Algonquin Highlands is opting to use internet and telephone voting for the 2022 election, moving away from vote-by-mail.

Council unanimously approved the move May 6 and authorized staff to proceed with a joint request for proposals for the method. It is expected to cost the township $30,000.

Staff recommended the methodology, citing cost-effectiveness, a longer voting period, increased participation and preventing gatherings amidst the pandemic.

Mayor Carol Moffatt said it is something council has considered in the past.

“Our previous conversations were around sort of not being ready,” Moffatt said.

“Looks like the time has come.”

Clerks from all four County townships met to discuss the issue, according to AH clerk Dawn Newhook. The methodology is being brought to all local municipalities, with Dysart et al also opting for the internet/phone voting and Minden Hills going for a hybrid model.

Under the method, voters will receive an information package including a unique passcode. They then either use a website or call in to use a touch-tone menu to cast their vote.

Deputy mayor Liz Danielsen asked about having an option for holdouts who prefer a written ballot, but Newhook said that a hybrid model is “labour intensive.”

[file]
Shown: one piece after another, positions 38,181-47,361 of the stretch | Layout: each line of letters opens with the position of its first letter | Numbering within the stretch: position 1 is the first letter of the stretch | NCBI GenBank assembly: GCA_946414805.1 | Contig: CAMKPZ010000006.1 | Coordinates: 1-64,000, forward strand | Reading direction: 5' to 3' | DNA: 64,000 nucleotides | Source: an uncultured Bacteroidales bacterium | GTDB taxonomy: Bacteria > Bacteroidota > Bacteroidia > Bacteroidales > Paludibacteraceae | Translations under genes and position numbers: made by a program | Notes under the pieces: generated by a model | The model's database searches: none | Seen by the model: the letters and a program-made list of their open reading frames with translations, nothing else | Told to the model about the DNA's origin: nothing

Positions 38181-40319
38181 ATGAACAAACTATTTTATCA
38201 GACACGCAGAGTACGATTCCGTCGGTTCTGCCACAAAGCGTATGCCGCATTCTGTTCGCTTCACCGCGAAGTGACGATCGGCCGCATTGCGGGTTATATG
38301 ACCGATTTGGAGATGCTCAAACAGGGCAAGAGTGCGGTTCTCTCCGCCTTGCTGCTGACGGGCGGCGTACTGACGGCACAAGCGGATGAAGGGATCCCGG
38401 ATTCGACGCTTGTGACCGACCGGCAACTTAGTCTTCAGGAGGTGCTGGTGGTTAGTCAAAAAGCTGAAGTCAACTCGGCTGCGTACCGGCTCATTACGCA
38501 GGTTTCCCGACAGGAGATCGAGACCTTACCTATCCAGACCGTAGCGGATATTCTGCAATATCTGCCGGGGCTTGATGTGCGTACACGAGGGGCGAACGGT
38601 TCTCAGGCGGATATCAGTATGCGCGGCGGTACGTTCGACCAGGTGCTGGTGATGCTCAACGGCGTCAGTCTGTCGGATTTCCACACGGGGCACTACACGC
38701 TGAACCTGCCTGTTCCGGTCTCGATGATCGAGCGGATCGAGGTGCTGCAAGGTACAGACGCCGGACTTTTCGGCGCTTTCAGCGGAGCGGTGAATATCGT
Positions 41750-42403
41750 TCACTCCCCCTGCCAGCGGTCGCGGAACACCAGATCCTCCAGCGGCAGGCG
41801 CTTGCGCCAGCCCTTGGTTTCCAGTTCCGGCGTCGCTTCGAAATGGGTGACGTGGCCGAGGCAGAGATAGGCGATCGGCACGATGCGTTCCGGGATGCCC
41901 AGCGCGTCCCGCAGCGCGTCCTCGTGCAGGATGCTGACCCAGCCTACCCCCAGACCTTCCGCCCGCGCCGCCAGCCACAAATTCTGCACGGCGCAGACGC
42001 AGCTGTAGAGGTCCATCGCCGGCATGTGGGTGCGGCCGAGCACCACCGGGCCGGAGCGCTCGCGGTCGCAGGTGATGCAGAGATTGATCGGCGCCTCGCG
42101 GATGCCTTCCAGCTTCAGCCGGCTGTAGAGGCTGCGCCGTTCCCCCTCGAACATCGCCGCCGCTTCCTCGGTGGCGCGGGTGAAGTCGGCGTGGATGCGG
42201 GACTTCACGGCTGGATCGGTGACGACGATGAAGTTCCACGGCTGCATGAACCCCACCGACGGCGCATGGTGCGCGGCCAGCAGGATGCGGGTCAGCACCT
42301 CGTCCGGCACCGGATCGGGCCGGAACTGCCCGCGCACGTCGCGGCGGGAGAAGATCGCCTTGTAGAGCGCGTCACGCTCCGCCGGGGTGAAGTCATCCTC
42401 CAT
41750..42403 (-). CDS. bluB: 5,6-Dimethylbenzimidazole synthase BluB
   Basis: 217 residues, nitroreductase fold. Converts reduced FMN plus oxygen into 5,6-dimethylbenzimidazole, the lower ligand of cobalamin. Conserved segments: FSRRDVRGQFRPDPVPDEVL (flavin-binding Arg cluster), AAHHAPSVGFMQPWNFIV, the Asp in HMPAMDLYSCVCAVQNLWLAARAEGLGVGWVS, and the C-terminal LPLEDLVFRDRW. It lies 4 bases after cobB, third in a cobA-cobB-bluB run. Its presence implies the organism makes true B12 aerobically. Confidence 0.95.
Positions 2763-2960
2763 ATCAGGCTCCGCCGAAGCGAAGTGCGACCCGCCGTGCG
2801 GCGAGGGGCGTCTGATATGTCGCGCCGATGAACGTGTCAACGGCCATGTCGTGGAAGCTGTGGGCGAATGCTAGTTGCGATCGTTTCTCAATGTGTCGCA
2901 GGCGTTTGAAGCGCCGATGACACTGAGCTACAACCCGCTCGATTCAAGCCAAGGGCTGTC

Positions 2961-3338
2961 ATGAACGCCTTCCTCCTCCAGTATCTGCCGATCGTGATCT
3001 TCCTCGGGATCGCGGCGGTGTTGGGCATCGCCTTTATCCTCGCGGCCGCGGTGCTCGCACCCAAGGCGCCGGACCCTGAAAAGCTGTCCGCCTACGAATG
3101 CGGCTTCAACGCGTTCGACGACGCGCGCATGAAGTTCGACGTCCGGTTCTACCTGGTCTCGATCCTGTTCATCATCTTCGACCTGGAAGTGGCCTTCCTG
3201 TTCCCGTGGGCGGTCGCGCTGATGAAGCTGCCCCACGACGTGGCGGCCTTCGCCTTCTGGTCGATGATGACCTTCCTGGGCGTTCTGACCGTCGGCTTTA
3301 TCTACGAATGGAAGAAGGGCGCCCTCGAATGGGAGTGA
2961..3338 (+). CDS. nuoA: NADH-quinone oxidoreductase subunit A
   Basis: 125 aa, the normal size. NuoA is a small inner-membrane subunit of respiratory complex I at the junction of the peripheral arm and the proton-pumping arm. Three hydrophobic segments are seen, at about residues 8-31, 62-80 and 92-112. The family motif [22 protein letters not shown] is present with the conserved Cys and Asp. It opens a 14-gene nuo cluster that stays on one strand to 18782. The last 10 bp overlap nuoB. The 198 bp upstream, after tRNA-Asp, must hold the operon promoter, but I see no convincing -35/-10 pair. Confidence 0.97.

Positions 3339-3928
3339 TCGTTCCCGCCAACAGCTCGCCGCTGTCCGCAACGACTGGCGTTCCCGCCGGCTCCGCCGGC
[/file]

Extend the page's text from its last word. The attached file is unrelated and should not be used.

“It’s very costly. You need two sets of procedures,” Newhook said. “Hiring staff is challenging, so the recommendation is to go with internet/telephone alone.”

Coun. Jennifer Dailloux said she supported the move.

“Especially due to the number of seasonal residents we have,” she said. “Some of the other methods are not appropriate for our township.”

She asked about issues with website crashes other jurisdictions experienced in the last election. Newhook said the RFP would address it and providers would conduct load tests.

“Any RFP that would be issued … it would be focused on providing information about the security and broadband and backup,” Newhook replied. “What they would propose as an alternative method should something go wrong.”

The projected cost is more than the $19,000 pricetag for the 2018 election, though Newhook said the limited number of races drove down the price that year. Three of the five council positions were acclaimed.

Clerks plan to issue a joint RFP with each of the townships that agree to take part.

“I’m really pleased to see the clerks are working so much more closely together,” Danielsen said. “It’s good to see this consolidated recommendation.”

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